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Astor Trial: Brooke Was Ironic In Money Talks With Son

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NEW YORK — Brooke Astor's son claimed she asked him in 2003 whether he wanted all her $198 million fortune, but the aged philanthropist didn't mean it literally, her estate planning lawyer testified Thursday.

"I took it as an ironic statement," lawyer Henry Christensen said. "Mrs. Astor had given him money, and she was hoping she wasn't going to have to give him any more."

Christensen said Astor changed her will under constant pressure from her son for a bigger chunk of her estate.

"She did not want to make any changes to her will but she wanted to make him (Marshall) happy and get him off her back," Christensen said.

Astor's 85-year-old son, Anthony Marshall, and his estate lawyer, Francis Morrissey, are on trial in Manhattan on charges of exploiting Astor's mental decline to plunder her estate.

She was 105 when she died in 2007, and she had been diagnosed with Alzheimer's disease in 2000.

The trial hinges on whether she had the mental capacity to sign off on changes in her will in 2003 and 2004 that greatly increased Marshall's share of her estate. Prosecutors say she was unable to understand complex legal documents, but defense lawyers say she knew exactly what she was doing.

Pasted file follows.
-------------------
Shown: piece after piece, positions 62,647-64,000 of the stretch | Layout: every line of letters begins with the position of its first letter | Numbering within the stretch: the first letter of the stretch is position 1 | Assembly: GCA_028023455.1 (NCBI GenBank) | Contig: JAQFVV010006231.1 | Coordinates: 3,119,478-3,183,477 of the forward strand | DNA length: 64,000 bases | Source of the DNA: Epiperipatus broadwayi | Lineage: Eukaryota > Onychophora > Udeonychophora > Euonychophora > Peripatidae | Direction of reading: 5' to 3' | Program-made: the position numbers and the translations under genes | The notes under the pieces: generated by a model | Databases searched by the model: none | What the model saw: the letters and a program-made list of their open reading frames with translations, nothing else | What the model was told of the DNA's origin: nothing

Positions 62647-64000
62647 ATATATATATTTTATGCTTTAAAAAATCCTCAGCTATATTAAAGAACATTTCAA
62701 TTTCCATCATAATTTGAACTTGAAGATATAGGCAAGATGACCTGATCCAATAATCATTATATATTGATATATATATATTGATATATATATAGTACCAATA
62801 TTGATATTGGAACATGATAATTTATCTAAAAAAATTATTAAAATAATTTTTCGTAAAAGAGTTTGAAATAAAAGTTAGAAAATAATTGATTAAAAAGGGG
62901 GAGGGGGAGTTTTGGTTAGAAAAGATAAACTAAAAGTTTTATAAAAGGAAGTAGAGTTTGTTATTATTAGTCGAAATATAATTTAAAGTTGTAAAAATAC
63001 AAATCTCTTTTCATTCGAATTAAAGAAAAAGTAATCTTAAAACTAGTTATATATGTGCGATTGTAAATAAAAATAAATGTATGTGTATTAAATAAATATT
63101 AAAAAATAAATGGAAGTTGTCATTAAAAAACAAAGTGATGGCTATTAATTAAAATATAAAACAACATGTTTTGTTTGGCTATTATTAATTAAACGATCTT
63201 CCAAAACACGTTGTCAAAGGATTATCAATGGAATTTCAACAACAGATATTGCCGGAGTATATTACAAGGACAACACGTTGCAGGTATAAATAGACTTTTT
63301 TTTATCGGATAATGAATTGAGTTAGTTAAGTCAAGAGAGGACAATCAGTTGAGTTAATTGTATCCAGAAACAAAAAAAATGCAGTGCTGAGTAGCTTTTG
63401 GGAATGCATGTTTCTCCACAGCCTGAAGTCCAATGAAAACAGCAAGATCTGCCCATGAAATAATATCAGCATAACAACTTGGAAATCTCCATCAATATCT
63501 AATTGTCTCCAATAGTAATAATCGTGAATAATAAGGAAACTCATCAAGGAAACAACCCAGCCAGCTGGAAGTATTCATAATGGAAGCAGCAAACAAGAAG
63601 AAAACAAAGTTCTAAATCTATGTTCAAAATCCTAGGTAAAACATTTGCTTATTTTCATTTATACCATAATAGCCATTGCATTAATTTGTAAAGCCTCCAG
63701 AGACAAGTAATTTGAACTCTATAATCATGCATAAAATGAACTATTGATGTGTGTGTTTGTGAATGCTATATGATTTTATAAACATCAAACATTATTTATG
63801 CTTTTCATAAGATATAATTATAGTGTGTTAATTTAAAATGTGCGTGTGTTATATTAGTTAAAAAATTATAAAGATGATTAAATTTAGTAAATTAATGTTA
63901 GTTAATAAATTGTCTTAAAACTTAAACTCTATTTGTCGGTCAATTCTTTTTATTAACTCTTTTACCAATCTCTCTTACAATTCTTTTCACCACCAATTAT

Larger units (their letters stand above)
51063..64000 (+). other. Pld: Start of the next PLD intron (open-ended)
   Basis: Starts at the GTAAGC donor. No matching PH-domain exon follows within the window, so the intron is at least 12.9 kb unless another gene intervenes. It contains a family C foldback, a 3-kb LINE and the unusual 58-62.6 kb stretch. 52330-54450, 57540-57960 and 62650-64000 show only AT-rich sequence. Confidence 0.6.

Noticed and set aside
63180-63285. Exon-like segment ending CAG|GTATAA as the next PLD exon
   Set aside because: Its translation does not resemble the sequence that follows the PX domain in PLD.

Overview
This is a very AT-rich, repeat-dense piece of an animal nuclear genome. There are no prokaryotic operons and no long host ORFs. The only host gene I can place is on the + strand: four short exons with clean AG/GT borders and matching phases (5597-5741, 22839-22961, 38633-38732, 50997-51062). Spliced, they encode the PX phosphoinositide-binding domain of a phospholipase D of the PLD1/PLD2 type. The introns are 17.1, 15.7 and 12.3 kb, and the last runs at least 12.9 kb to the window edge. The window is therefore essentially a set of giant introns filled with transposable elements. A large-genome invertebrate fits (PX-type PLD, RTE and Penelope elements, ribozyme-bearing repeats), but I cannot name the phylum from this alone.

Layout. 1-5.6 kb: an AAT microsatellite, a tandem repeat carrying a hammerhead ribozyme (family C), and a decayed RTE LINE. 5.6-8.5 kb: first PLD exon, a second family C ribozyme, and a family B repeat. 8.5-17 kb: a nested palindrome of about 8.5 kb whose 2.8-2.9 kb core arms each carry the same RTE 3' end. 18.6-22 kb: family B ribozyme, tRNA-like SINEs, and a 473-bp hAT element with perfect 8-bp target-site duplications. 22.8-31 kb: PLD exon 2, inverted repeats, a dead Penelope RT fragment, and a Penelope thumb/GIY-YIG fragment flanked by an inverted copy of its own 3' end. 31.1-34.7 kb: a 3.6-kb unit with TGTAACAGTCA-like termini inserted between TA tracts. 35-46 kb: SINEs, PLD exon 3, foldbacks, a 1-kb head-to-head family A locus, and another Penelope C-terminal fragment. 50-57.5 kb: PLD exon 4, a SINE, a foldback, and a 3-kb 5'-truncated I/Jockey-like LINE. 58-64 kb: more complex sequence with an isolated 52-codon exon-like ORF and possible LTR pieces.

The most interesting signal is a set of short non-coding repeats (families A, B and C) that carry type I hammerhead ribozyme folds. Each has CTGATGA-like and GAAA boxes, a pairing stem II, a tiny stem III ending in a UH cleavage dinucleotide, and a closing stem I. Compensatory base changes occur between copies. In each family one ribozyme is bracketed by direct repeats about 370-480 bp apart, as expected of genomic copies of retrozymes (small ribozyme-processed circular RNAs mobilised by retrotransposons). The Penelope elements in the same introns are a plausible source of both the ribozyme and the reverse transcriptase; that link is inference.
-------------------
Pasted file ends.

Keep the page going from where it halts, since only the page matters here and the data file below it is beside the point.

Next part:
Christensen said Marshall told him by telephone that Astor had asked him, "Do you want all of my money?"

Marshall went on to tell Christensen that he told his mother he wanted only enough to give to charity, said the lawyer. Christensen sent himself an e-mail on Dec. 8, 2003, describing his conversation with Marshall.

Defense attorney Frederick Hafetz suggested in cross-examining Christensen that Astor's question indicated she was lucid and comprehended discussions about her will.

Christensen previously testified that although the socialite was frail and declining mentally, he believes she knew what she was signing when she executed her last full will on Jan. 30, 2002, and an amendment to it on Dec. 18, 2003.

Marshall is charged with grand larceny and fraud and faces up to 25 years in prison if convicted. Morrissey, 66, is charged with forgery. Conviction carries a maximum penalty of seven years in prison.

(This version CORRECTS day to Thursday, sted Wednesday; CORRECTS charges against Marshall and maximum penalty.)

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